Gacha Boxes

There are two kinds of gacha boxes: a golden chest (60 gems or about $0.75) and an obsidian chest (300 gems or about $3.75). Golden chests can drop any piece of equipment at common or great rarity. The Obsidian chest can drop any piece of equipment at great, rare, or epic rarity.

These are the best ways to get equipment. Because the player is given gems for defeating every five new stages and the chance at receiving gems for watching adds during normal playthroughs, it fits nicely into the loop of the game. Fight > get some gems (rewards)> save up enough and buy a box (improve)> repeat. A player only must purchase boxes with real world money when they want to speed up their progression. They monetize impatience.

Something I don’t want to discount is the low number of items within the boxes and that the boxes go up to maybe halfway to max rarity. Because the fusing system requires multiples of higher-level items at equal rarity, players will have to get even more items from the boxes, resulting in more boxes needed to be purchased to progress. If there were a huge number of items, I think the fusing system wouldn’t work and it’d be too tedious. But there are only four weapons, four armors, four rings, and four spirits, that’s it. Sixteen items are a tiny amount for a gacha game and yet it works so well because it fits with the progression systems requiring multiples.


Every chapter has an accompanying bundle. They usually come with some gems and a mix of something useful to the player in that part of the game. For example, the beginner pack comes with three hundred gems, ten thousand gold, and five free revives. The players can’t buy higher chapter packs until they purchase the previous chapter ones.

That last part is what’s most important because it helps condition the player to spending money on the game in progressively larger values. By holding the more expensive bundles in hiding from the player until they purchase the previous ones, they don’t scare off potential sales with the expensive prices. Then when they do appear, they feel more special. The hardest thing for a free to play game is to get that first purchase. If they can convince the player to purchase the first bundle at $1.99, it makes it so much easier to convince them to buy the second at $6.99 and the rest at $10 each. And if the player buys them with each chapter it becomes a habit, at which point they can kiss their wallet goodbye.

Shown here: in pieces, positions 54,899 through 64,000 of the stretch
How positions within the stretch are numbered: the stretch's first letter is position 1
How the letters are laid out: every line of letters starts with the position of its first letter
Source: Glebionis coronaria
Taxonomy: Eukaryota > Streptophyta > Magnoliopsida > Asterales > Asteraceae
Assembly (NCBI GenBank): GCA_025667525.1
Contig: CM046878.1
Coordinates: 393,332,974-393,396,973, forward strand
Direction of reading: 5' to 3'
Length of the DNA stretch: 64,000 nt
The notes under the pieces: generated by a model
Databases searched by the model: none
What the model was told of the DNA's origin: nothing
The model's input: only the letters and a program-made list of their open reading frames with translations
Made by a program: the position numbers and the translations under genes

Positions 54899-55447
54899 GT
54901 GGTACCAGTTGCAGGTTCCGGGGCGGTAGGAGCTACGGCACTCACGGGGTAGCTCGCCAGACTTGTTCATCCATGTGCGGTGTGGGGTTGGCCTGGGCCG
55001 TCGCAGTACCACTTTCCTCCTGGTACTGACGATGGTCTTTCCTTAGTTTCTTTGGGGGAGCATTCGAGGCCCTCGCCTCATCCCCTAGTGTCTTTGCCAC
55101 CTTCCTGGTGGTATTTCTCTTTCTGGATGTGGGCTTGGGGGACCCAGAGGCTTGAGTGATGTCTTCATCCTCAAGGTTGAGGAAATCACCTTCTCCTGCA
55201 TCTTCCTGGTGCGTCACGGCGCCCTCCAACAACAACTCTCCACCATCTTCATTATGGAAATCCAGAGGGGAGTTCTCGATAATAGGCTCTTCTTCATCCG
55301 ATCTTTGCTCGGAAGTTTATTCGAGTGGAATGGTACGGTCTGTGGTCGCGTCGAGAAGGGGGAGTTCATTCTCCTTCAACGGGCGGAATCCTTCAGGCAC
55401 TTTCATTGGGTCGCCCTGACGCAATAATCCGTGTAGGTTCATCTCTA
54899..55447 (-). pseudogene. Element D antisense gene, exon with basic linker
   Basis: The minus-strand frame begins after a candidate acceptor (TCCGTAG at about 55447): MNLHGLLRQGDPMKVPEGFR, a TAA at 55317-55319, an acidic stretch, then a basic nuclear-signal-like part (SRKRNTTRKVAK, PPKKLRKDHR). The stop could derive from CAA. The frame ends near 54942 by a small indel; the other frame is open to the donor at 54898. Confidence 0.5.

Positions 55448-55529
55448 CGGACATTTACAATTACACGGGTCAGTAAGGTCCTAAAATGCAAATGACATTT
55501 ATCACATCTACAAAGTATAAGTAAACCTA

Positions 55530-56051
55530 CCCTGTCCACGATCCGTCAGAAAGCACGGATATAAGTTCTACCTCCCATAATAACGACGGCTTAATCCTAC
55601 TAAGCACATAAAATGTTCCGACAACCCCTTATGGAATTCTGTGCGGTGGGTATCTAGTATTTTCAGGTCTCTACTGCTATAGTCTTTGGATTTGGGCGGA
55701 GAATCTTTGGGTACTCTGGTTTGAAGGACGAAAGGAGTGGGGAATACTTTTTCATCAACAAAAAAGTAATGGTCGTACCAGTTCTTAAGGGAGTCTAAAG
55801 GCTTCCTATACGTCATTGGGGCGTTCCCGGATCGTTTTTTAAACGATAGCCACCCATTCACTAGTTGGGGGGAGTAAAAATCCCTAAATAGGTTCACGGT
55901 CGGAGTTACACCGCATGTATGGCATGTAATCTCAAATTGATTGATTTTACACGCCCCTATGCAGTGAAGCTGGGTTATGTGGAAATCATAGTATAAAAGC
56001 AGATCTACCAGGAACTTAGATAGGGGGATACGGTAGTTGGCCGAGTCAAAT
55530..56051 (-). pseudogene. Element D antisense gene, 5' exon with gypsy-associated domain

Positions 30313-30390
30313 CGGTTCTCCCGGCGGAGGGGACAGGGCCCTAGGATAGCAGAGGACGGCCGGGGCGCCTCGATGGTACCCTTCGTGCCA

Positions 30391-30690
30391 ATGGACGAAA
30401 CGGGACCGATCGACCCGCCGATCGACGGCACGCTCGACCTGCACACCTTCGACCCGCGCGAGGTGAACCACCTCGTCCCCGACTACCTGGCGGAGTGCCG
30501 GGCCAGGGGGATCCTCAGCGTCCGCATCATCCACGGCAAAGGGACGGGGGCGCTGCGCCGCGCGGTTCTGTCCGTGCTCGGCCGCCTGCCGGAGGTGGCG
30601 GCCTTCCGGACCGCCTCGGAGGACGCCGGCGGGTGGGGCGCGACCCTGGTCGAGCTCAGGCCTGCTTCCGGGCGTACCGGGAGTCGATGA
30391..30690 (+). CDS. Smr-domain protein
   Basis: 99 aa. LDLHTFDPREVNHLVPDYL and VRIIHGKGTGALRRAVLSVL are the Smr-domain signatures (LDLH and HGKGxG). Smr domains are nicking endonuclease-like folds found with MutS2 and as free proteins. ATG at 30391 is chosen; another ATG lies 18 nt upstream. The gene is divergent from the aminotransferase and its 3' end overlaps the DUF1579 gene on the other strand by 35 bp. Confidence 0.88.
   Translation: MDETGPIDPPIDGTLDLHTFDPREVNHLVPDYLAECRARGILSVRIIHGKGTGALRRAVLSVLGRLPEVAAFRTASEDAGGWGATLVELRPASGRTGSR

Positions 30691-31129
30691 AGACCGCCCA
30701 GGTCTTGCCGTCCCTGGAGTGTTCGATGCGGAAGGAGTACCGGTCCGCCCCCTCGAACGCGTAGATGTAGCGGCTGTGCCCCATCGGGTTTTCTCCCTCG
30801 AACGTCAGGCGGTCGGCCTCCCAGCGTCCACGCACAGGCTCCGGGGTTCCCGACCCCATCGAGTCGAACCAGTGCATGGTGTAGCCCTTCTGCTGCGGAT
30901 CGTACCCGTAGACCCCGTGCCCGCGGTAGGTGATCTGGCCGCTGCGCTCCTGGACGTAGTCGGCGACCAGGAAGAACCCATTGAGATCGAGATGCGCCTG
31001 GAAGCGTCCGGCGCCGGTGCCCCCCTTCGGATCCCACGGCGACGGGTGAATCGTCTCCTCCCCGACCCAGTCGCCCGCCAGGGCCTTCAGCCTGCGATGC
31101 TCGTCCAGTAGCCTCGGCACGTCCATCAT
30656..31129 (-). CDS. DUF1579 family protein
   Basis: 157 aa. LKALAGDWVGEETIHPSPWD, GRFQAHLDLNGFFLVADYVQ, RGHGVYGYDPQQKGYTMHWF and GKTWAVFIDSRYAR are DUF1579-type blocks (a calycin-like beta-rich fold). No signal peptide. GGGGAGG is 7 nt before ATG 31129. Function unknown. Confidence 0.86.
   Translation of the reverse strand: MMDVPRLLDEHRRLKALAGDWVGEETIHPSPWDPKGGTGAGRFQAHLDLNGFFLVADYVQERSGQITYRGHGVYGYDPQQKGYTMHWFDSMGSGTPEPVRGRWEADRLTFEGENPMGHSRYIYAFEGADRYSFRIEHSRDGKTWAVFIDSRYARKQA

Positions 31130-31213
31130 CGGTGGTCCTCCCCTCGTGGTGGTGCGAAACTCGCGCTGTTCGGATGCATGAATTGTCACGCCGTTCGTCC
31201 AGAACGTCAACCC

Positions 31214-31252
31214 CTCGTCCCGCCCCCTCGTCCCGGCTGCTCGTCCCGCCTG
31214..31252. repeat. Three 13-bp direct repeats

By looking at all the ways Archero monetizes, it’s evident it really excels by tempting the player to spend their real money while never demanding it. It’s like they’re a devil on the player’s shoulder, “Don’t you just want to play a little bit longer?”, “Don’t you want to improve just a little bit faster?”, or even “Just watch this ad and you’ll get something cool!” They are constantly tempting the player, but never forcing them to spend money or watch an ad. It’s always the player’s choice. Archero is able to focus on gameplay because of this, ultimately resulting in increased user engagement, retention, and a happier community. 

If you’ve come along with me on this journey through the pieces that make up Archero, I thank you. It has taken me a bit of time to put this together and even longer to research it. I hope I got you thinking about how the different pieces of this game are put together and why they make this full package an enjoyable experience.

Until next time,


If you enjoyed this post you can view more like it at www.scottfinegamedesign.com

Read more about:

Featured Blogs

About the Author(s)

Daily news, dev blogs, and stories from Game Developer straight to your inbox

You May Also Like